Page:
While I believe most Mitchells are geared towards beginners, this isn’t the case with this guitar. I feel that advancing or advanced players would be a better match. Still relatively short on electronics, yet high in quality, this is one of the most comfortable Mitchells I have come across.
There’s little tuning required initially, and the stability is good. The guitar comes with premium D’Addario EXL120 .009–.42 strings, which I am experienced with and find them to be among the best. You can choose from eight different finishes, including Gold Metallic, Sunset Burst, and Forest Green – all eight are completely stunning.
- Truly Stunning
- Excellent Tone
- High-Quality Build
- D’Addario Premium Strings Included
- Fair Price
- Cosmetic Damages Seem to be Common
Firstly, the color choices with the Mitchell MD200 Double-Cutaway Electric Guitar are simply amazing. Highly glossed and super bright, these guitars were designed to be seen! I have found several different players to liken this to the Squier Stratocaster, which is more well-known and a little pricier. I have to say I agree with those findings.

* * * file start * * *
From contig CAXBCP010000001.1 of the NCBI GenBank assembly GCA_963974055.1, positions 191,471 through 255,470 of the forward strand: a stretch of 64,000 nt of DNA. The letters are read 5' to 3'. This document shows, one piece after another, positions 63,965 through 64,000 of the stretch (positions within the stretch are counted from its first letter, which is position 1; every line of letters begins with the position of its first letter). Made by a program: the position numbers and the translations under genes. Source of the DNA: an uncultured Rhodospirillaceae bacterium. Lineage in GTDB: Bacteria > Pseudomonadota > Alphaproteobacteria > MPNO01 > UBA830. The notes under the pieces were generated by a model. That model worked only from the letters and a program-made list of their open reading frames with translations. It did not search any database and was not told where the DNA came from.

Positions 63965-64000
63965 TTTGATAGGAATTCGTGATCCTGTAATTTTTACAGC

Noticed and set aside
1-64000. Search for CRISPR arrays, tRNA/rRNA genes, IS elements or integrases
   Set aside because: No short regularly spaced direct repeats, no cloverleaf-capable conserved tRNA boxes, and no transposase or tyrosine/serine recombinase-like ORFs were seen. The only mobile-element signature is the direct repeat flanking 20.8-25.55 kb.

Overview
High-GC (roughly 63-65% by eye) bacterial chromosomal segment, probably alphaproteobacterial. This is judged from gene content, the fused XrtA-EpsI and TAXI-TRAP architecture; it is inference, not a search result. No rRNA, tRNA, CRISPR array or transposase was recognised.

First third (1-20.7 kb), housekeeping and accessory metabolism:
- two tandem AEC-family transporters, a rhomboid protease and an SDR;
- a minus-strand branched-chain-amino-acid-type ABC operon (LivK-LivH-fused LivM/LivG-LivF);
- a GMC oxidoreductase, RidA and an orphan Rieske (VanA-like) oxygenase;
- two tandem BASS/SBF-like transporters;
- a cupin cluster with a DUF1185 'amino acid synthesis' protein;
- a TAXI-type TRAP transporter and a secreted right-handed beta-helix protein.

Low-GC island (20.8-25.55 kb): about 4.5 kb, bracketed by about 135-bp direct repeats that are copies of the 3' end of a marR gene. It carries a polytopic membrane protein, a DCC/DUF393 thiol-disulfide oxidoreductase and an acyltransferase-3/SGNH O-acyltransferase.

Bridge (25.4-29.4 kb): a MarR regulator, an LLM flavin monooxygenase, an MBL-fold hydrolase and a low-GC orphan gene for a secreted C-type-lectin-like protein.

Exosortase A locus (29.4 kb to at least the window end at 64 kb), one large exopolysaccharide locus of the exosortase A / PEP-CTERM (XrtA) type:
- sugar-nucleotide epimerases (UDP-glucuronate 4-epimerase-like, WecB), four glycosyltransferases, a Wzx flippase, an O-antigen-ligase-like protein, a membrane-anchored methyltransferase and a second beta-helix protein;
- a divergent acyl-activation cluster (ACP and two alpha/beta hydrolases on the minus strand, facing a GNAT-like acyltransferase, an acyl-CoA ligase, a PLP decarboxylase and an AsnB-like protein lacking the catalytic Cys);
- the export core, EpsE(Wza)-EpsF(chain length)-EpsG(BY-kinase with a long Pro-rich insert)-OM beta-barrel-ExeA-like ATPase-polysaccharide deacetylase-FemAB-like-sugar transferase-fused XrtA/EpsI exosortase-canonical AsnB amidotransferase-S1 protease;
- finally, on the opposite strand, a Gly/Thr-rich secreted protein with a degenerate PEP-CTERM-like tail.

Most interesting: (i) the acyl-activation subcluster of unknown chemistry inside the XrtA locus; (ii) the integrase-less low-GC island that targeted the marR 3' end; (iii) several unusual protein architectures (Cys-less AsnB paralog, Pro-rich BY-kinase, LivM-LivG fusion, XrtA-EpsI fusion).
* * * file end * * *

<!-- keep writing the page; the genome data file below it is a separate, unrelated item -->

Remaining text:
The build is on a par, if not better, and the sound is mighty. I was a little disappointed again with the finish of this guitar; another coat of varnish wouldn’t go amiss. While the worst thing about the MD200 is the fragility of the finish, the most remarkable thing is the tuning control and stability, which I found to be very impressive.
The guitar is lightweight and comfortable to play for long periods. You would have to play about with amps and strings to find your perfect match, and some consumers have tinkered with bridges using the MD200 as a base to customize.
For jamming sessions or learning the guitar, the MD200 is a good choice, and I am overall impressed with this guitar.
- Outstanding Tuning Control and Stability
- Good Range of Colors
- Sturdy Build
- Nice Sound
- Easy to Customize